Credit Suisse (CS) announced Thursday that it would borrow 50 billion Swiss francs (about 53.689 billion dollars) from the Swiss National Bank (SNB).
Switzerland’s second-largest bank saw its shares fall to an all-time low on Wednesday, down 30 percent. The multibillion-dollar loan is aimed at “preemptively bolstering its liquidity.”
The bank’s shares opened at 2.28 Swiss francs per share on Wednesday morning, before falling to 1.55, and closing at an all-time low of 1.70. However, Credit Suisse shares are up 40 percent Thursday following the loan announcement.
The CS investment bank’s CEO Ulrich Koerner addressed a memo to the bank’s employees in which he said that “at times like these, it is important to focus on the facts and reinforce the bank’s strengths.”
“These measures demonstrate decisive action to strengthen Credit Suisse as we continue our strategic transformation to deliver value to our clients and other stakeholders,” the CEO said.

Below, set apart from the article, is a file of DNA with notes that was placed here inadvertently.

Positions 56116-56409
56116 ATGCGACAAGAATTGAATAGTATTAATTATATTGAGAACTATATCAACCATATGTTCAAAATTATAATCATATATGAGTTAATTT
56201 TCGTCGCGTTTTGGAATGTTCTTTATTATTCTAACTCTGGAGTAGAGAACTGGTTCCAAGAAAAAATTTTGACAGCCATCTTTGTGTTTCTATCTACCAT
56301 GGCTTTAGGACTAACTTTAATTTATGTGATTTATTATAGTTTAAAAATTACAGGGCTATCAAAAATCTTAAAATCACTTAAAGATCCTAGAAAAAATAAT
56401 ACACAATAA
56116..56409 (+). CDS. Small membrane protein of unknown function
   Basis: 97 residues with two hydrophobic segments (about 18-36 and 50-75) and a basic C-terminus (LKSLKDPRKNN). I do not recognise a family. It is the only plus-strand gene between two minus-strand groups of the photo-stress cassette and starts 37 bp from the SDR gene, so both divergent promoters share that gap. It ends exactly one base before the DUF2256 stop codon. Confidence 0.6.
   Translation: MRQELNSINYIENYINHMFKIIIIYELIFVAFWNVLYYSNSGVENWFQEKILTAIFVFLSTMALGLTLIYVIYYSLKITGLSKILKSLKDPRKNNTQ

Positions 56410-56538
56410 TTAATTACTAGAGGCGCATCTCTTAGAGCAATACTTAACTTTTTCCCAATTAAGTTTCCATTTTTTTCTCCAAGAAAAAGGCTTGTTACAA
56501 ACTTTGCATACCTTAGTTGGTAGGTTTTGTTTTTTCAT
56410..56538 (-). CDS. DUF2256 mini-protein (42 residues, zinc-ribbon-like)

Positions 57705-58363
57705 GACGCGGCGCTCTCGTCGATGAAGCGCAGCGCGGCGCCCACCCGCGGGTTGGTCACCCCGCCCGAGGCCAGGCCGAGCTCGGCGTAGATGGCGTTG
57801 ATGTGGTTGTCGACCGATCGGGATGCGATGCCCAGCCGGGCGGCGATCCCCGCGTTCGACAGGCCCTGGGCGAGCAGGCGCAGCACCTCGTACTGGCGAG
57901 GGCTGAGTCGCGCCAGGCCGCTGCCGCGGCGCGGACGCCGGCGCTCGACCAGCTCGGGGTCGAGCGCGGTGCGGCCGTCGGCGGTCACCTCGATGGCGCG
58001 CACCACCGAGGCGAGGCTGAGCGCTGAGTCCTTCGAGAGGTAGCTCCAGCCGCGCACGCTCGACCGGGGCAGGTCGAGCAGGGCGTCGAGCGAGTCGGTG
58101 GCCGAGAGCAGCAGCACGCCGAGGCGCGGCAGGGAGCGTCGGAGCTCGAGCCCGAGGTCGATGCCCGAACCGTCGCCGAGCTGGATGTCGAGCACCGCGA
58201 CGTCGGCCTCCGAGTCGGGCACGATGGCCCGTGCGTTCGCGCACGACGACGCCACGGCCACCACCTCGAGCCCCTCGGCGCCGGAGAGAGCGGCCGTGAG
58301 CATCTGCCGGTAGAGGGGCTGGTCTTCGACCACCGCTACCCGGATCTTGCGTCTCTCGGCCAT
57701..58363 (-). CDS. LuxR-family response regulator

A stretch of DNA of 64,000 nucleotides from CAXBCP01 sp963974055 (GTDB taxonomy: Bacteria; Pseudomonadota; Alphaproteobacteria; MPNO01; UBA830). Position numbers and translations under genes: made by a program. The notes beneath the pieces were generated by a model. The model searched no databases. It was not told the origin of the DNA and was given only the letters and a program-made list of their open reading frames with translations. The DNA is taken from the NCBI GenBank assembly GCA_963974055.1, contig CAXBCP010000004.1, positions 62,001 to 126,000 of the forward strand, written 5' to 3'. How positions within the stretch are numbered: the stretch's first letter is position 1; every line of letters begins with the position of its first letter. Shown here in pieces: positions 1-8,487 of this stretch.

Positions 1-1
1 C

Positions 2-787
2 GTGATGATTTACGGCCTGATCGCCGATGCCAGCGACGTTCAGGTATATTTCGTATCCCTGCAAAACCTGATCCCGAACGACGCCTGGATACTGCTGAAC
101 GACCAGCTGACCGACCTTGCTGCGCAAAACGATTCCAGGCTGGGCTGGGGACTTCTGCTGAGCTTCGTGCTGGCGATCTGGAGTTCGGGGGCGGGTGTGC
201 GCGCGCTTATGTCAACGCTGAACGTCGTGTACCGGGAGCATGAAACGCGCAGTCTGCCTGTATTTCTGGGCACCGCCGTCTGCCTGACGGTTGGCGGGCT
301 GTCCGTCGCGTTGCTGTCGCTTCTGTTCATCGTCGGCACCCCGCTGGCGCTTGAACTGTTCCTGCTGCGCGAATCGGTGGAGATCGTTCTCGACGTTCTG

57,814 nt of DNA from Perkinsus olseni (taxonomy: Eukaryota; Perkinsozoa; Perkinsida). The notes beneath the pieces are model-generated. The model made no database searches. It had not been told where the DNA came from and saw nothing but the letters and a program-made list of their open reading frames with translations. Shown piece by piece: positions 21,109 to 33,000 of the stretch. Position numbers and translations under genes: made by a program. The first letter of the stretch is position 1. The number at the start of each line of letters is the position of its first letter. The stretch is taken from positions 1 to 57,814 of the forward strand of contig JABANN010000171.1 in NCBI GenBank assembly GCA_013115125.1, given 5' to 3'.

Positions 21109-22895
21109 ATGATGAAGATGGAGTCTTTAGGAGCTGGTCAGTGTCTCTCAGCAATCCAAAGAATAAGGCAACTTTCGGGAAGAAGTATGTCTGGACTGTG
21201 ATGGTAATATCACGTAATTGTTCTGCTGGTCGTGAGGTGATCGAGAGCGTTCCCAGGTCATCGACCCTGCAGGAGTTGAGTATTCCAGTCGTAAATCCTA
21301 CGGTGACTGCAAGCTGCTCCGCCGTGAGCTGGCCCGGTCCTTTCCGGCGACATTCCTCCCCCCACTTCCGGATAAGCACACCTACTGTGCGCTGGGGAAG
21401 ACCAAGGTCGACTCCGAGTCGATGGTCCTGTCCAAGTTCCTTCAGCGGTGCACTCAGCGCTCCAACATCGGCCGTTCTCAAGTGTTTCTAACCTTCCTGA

The failure of Silicon Valley Bank (SVB) in the U.S. last week has sparked fears of a crisis in the U.S. banking sector, driving European bank share prices plummeting. Asian markets have also traded lower in the wake of the U.S. financial situation.
On Wednesday, Saudi National Bank, CS’s main shareholder, announced that it would not increase its stake in the Swiss bank. This is related to the bank’s investment losses in 2022 (CHF 7.3 billion), as well as a “material weakness” in internal controls over financial reporting.
The Swiss National Bank (SNB) and the Swiss Financial Market Supervisory Authority (FINMA) said in a joint statement on Wednesday that they would provide liquidity to the bank if needed.